|Saab JAS 39 Gripen|
Obama The Job Killer
- Brazil gives Sweden's Saab a $4.5 Billion fighter jet contract. Boeing is cut out in retaliation for Obama's NSA spying on Brazil.
- “The NSA problem ruined it for the Americans,” a Brazilian government source told Reuters.
- NSA spying in Brazil had nothing to do with terrorism, but was all about Brazilian plans for oil production.
Brazil has rejected a contract for Boeing’s F/A-18 fighter jets in favor of the Swedish Saab’s JAS 39 Gripens. The unexpected move to reject the US bid comes amid the global scandal over the NSA’s involvement in economic espionage activities.
The announcement for the purchase of 36 fighters was made Wednesday by Brazilian Defense Minister Celso Amorim and Air Force Commander Junti Saito.
Shares in Sweden's Saab jumped almost 30% after it won a $4.5 Billion (£2.7bn) deal to supply the 36 fighter jets to Brazil.
The deal is one of the most valuable ones in emerging markets and Saab had faced competition from rivals Boeing and Dassault Aviation.
Many had expected Boeing or Dassault to emerge as the winner reports BBC News.
The BBC's Gary Duffy in Sao Paulo says Boeing's cause was not helped by a recent row between the US and Brazil over spying allegations.
|Obama's NSA was spying on the|
President of Brazil and the state
oil company Petrobras.
David Fleischer, a political scientist at the University of Brasilia, said that Ms Rousseff "had been favouring the Boeing plane and a lot of people thought she would announce her decision during her state visit to Washington".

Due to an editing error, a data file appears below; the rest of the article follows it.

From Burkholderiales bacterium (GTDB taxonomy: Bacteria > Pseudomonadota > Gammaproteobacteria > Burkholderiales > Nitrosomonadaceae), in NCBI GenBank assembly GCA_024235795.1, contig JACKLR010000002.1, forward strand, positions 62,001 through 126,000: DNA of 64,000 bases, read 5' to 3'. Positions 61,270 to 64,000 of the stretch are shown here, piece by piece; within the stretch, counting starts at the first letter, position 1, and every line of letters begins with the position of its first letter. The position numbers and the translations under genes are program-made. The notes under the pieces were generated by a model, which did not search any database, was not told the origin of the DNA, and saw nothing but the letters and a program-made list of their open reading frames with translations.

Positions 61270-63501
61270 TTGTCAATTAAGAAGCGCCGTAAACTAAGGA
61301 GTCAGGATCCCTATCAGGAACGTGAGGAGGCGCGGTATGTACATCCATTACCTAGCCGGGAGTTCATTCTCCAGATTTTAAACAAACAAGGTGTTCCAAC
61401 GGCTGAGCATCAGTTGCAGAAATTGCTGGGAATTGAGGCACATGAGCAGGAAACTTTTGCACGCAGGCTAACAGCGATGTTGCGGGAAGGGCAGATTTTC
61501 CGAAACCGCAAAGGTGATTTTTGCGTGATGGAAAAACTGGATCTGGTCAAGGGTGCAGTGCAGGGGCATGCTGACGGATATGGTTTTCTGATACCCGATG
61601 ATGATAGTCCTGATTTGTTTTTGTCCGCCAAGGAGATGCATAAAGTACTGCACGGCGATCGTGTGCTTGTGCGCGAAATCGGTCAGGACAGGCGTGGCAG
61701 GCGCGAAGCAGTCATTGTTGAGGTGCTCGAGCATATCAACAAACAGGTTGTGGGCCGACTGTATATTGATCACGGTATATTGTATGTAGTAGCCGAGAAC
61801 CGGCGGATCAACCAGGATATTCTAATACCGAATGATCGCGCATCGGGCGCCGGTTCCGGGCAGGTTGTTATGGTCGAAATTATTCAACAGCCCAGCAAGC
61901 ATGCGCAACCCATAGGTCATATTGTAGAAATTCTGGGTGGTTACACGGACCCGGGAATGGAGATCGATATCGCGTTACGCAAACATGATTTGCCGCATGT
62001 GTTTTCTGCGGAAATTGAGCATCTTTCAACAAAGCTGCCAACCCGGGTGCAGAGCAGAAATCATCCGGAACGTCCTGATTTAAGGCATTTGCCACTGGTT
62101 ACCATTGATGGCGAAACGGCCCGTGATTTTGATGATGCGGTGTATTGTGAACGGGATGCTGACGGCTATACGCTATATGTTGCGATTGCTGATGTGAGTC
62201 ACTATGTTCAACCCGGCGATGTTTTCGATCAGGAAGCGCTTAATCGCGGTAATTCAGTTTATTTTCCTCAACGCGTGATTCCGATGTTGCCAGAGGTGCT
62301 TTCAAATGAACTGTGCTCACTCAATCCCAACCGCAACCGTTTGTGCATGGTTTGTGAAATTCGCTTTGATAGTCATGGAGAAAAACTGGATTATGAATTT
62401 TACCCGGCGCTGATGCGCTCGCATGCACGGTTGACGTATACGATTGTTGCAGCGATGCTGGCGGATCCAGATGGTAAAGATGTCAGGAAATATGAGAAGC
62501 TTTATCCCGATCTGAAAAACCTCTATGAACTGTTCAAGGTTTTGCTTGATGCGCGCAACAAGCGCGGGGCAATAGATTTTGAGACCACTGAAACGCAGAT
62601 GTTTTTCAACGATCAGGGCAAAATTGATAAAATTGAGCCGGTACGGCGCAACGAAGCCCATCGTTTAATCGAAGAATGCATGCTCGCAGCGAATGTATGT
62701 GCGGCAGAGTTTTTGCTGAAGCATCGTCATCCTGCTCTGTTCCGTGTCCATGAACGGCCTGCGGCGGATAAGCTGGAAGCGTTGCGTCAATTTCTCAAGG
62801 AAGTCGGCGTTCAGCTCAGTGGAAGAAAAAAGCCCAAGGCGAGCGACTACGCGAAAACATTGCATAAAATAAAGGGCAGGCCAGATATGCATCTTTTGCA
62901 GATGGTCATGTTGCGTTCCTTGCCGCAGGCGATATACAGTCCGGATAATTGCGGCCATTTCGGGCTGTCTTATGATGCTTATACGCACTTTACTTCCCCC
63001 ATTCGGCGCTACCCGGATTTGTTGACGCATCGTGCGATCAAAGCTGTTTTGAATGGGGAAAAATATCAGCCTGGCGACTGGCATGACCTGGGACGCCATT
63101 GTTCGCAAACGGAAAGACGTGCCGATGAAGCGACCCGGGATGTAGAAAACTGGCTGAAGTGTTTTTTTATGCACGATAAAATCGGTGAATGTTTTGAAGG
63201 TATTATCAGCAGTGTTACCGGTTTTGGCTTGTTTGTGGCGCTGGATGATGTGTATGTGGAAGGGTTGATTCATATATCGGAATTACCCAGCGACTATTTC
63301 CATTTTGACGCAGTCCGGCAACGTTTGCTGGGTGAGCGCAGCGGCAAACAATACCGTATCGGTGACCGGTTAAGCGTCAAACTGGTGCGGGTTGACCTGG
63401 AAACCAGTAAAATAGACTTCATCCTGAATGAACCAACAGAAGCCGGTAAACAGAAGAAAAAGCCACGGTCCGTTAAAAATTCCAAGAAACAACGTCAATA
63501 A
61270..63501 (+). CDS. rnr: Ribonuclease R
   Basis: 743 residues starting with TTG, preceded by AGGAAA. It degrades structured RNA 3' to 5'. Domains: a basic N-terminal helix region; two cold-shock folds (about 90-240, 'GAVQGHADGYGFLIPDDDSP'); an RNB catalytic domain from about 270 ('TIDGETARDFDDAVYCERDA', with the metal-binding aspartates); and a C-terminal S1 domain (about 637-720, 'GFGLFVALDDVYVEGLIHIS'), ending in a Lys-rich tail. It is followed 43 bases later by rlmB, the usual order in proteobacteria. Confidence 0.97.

"Boeing was very close but then the NSA booted them out of the air," he said.
The spying allegations were made by Rio-based journalist Glenn Greenwald, who obtained secret files from former NSA contractor Edward Snowden.
Just before her address at the UN summit, Rousseff canceled a state visit to Washington, scheduled to take place in October, because of indignation over spying revelations. Rousseff has stated she wants an apology from US President Barack Obama reports RT News.
Snowden has promised to aid Brazil in a probe into the NSA’s spying program in the country.
“A lot of Brazilian senators have asked me to collaborate with their investigations into suspected crimes against Brazilian citizens,” said Snowden, in an open letter published by Brazilian paper Folha de S.Paulo. Snowden hinted in the letter that he may ask Brazil for asylum.
“The American government will continue to limit my ability to speak out until a country grants me permanent political asylum,” wrote Snowden.
The whistleblower is currently under temporary asylum in Russia. Brazil plans to host a global summit on internet governance in April 2014.
Brazil resident Glenn Greenwald, the former Guardian journalist renowned for publishing Snowden’s leaks, criticized on Wednesday European Union governments’ muted response to the revelations about the NSA’s mass surveillance apparatus. He also contradicted Washington’s claim that no economic espionage is involved amid NSA spying.
“What a lot of this spying is about has nothing to do with terrorism and national security. That is the pretext. It is about diplomatic manipulation and economic advantage.”
|Obama - Sending jobs to Sweden.|